Cookson, 07 09 1911 2

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7 September 1911

(full text transcription)



"It got inky dark, commenced to rain, and our leaders played up and got tangled up in the pole, broke a swingle bar, and things generally went wrong, so we did not get to Jerilderie till 10pm, where we found the whole town waiting for us at the post-office. I took charge of the office immediately, and remained there five months before returning to Deniliquin. The Kellys were not caught then. The incidents of the sticking-up we learnt to be as follows:-

"The town was thinly populated in that part. The courthouse stood on the opposite side of the street. Sergeant George Devine, a married man with a family, was in charge, with Constable Richards for assistant. On Saturday night, February 8, after retiring, and all lights out, a man knocked at his door, telling him there was a row at Davidson's Hotel, two miles out on the Urana-road, and he was wanted there. Devine had previously boasted that if he met the Kellys they would remember it. He opened the door in his nightdress, unarmed and was at once ordered by armed men to hold up his hands and surrender, which he did. They then got the key of the cell and locked him in. Later on they got Constable Richards unawares when he returned from town duty, disarmed him, and locked him in the cell also. Ned Kelly was very wroth with Devine on account of what he had heard of his boasting, and spoke of shooting him. Mrs Devine, on her knees, begged of him not to do so, and he apparently acceded to her request, saying he would have done so but for her.

"The armed men, Ned and Dan Kelly, Byrne, and Hart, kept guard in turn all night. Next day (Sunday) happened to be visiting Sunday for Father Kiely to say mass as usual in the courthouse. Mrs Devine was accustomed to prepare the altar for the service, and on this occasion did so, but Dan Kelly accompanied her to see that she left no communication for the priest. After the arrangements were completed he searched under the candlesticks and vases, &c., to assure himself, then the whole party watched from the police station the congregation assembling and dispersing. It was customary for Father Kiely to cross over and see the Devines after mass. It was thought strange that he omitted to do so on this occasion, although there appeared to be an extra reason for doing so, as none of the Devines attended. There was much conjecture as to what might have happened had he done so. It was also remarked that none of the townspeople visited the barracks during Sunday. All this favored the bushrangers.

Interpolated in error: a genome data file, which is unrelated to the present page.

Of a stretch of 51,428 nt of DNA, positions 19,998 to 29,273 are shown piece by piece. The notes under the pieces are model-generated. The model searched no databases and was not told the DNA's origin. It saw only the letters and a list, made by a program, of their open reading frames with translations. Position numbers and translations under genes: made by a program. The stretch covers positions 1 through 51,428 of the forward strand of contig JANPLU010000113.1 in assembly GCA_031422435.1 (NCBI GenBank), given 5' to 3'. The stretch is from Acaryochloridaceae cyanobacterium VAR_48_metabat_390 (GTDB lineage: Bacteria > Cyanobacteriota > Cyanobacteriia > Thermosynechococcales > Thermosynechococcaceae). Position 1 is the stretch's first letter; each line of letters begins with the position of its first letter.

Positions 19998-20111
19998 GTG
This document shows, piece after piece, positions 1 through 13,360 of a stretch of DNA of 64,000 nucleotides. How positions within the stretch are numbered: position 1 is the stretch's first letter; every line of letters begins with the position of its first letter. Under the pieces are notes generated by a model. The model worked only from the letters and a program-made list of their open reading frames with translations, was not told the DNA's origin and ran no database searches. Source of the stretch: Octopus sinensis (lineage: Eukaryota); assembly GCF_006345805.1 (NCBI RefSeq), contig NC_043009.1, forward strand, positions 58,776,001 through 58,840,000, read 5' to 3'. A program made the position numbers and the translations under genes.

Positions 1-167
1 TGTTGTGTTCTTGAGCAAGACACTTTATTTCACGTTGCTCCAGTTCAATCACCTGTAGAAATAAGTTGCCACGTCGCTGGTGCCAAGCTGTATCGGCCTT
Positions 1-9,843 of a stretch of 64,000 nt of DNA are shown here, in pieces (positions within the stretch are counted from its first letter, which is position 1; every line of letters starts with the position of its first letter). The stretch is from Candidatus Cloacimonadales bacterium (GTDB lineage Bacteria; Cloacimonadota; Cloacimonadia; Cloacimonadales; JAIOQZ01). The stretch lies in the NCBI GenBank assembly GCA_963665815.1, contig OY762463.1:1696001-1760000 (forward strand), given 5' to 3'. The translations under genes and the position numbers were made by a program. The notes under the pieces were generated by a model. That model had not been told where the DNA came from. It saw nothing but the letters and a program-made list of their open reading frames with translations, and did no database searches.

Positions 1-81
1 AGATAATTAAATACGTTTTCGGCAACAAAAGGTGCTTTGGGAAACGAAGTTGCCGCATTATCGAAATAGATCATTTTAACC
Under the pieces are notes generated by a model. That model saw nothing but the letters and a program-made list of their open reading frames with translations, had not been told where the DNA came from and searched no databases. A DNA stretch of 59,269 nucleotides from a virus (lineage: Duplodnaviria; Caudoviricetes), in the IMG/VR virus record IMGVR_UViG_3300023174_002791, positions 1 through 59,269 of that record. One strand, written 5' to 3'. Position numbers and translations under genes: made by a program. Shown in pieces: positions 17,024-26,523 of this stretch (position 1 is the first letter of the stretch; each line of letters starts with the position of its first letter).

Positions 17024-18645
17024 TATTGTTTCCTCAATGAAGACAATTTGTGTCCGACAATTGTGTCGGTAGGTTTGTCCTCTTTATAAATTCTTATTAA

"On Monday morning the two Kellys dressed themselves in police uniform and took Constable Richards for a walk down the town. People who met them thought they were policemen on a visit, so that no suspicion of the personnel of the visitors was entertained. After escorting Constable Richards to his quarters Ned Kelly and Byrne returned to town, and entering the Bank of New South Wales they covered the teller, Mr Lyving, demanding the keys of the safe. Lyving referred them to the manager, Mr Tarieton, who was then having a bath. One of the outlaws waited on Mr Tarieton in the bathroom, and, under threats, obtained possession of the keys."

The account of how the robbers took possession of the bank by main force of arms is now ancient history.

Of whom Ex-Superintendent Hare, in his somewhat one-sided history of the outlaws says:- "Kate Kelly, no doubt, was a loyal sister to her brothers, and must have sacrificed a good deal for them, day and night she was always on the alert, and assisting them in every possible way." There must have been merit to compel that acknowledgment from Mr Hare.

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